Eye Books

By | October 30, 2014

Herein a long tale of history, technology, and media change.

Several years ago, one of the community arts organizations I am involved with—the Saratoga Film Forum, an art house movie theater in downtown Saratoga Springs, N.Y.—had on its programming committee a serious film buff. He was, essentially, a veritable walking (or sitting, as the case may be) encyclopedia of cinema. This is, of course, not surprising. What was surprising was that he was almost totally blind, suffering from severe macular degeneration and needing elaborate optics that resembled a wearable Viewmaster to watch movies or read books.

Today, optometrists and ophthalmologists understand macular degeneration thanks in large part to the work of Samuel Thomas von Sömmerring. Von Sömmerring (1755–1830) was a German physician and one of the most renowned anatomists in Germany at the time. Amongst his many contributions to our knowledge of physiology was his discovery of the macula in the retina of the human eye. The macula contains the fovea and foveola. They contain a high density of cones, which, with their partners the rods, are the photoreceptors that allow us to see. Macular degeneration, as you would expect, involves damage to these photoreceptors.

Von Sömmering was, like many men of his age, a bit of a polymath and an inventor. He designed a telescope, among other things, and in 1809 created one of the first electric telegraph systems. Based on a crude earlier design, his system used as many as 35 electrical wires, each of which represented a different letter or number. Thus:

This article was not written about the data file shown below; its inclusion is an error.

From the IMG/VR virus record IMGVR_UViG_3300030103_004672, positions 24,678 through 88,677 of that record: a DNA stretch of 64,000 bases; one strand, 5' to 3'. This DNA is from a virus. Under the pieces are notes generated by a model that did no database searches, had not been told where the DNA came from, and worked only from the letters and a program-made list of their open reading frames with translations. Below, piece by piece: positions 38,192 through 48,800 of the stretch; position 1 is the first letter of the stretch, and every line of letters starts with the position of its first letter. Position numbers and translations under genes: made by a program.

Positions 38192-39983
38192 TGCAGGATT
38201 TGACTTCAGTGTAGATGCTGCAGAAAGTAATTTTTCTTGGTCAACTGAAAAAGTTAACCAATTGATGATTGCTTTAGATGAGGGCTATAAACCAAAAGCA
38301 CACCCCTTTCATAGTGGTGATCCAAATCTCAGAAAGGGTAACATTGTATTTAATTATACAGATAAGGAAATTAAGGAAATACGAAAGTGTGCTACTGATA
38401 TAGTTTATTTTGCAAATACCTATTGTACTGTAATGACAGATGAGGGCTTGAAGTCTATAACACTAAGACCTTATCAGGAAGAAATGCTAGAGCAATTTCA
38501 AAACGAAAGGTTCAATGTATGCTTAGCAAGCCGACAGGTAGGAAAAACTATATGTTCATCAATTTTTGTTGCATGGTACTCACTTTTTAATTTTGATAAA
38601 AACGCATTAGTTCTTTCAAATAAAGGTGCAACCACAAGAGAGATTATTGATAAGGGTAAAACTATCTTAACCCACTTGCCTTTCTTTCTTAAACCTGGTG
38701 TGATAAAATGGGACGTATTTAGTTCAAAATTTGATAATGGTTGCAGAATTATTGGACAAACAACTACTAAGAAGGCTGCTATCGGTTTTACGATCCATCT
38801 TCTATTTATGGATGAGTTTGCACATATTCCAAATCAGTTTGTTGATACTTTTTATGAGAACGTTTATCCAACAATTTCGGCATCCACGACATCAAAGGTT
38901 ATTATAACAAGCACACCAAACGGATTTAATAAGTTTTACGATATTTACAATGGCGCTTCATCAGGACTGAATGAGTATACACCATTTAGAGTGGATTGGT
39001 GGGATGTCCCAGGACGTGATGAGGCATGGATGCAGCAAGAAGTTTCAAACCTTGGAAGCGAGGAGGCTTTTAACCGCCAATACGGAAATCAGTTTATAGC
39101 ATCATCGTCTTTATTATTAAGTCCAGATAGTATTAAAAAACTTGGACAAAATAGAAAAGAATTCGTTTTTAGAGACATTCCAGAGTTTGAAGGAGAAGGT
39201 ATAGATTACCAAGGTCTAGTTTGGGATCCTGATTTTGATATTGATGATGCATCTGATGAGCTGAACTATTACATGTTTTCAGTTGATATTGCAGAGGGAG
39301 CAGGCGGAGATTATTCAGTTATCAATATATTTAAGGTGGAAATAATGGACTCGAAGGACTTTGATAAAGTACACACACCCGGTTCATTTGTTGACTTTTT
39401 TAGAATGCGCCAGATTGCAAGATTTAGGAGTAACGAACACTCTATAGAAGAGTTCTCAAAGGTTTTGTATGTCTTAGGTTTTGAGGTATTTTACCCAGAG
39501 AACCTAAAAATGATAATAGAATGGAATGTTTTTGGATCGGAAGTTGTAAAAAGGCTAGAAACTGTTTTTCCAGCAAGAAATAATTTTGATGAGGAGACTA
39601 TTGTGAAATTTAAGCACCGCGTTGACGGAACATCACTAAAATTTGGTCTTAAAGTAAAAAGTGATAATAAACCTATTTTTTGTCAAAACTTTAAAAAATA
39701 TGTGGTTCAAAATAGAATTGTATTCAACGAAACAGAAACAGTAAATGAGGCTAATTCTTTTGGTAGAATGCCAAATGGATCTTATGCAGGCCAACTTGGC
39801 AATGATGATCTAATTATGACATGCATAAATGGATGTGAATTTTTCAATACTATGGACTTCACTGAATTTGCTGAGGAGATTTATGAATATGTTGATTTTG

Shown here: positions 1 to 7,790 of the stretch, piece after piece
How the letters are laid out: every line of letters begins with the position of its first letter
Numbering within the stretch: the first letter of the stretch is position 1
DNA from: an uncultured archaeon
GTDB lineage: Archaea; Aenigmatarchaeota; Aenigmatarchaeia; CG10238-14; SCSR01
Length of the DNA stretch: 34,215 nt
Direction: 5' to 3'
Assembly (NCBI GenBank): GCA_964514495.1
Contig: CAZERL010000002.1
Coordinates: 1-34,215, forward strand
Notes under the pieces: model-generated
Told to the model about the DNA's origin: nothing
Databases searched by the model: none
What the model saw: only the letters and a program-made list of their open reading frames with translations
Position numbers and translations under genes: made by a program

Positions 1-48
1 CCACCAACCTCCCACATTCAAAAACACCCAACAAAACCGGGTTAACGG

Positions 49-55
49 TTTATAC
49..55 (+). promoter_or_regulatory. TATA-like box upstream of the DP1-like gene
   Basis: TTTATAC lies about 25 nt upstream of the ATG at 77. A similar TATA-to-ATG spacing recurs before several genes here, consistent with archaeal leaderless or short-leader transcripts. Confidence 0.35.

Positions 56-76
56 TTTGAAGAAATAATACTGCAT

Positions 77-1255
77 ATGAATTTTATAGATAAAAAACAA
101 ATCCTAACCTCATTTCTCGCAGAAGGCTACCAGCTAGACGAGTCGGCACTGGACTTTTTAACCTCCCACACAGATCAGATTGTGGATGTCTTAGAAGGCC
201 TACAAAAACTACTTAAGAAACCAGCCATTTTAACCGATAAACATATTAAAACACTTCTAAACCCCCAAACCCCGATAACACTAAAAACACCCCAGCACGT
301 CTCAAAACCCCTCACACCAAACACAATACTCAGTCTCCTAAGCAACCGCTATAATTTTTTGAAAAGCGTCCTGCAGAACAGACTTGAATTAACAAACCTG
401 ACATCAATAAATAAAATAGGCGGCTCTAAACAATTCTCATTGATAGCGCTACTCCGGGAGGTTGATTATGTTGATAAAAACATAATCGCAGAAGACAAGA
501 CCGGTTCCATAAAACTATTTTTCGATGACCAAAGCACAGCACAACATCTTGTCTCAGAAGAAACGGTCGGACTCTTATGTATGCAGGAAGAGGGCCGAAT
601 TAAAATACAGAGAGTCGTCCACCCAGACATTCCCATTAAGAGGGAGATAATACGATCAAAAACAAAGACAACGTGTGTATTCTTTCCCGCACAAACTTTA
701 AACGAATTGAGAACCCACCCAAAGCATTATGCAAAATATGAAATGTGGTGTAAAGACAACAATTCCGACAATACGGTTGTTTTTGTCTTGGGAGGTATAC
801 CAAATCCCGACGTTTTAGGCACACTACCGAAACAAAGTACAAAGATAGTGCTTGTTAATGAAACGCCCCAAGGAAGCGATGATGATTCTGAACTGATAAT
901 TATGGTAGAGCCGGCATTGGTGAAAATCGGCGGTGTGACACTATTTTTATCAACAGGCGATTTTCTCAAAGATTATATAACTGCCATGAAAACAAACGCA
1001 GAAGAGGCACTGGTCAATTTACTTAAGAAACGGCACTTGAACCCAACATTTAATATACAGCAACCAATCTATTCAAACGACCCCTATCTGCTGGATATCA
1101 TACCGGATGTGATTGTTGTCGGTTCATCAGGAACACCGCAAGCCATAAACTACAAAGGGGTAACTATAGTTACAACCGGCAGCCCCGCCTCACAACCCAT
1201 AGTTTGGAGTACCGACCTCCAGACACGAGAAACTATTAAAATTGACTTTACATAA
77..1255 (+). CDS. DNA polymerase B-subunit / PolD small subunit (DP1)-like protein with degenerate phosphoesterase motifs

messages could be conveyed electrically up to a few kilometers…with each of the telegraph receiver’s wires immersed in a separate glass tube of acid. An electric current was sequentially applied by the sender through the various wires representing each digit of a message; at the recipient’s end the currents electrolysed the acid in the tubes in sequence, releasing streams of hydrogen bubbles next to each associated letter or numeral (Wikipedia, 2014).

Not the most elegant of designs, but it did trigger off several decades of development to produce an effective working telegraph. The first commercially successful electric telegraph was co-developed by William Fothergill Cooke and Charles Wheatstone in the UK. In 1838, it was installed by the Great Western Railway between Paddington Station and West Drayton.

Across the pond, Samuel Morse had patented his own version of a telegraph, as well as the eponymous code (the “Morse code” was devised by Morse with his assistant, Alfred Vail). In 1844, the famous “What hath God wrought” telegram was transmitted, and the rest is history.

The legacy of the telegraph is easy to spot today; what is texting, really, but a high-tech version of the telegram? And all those texting abbreviations and emojie are not a million miles removed from the Morse code, although they’re often less comprehensible.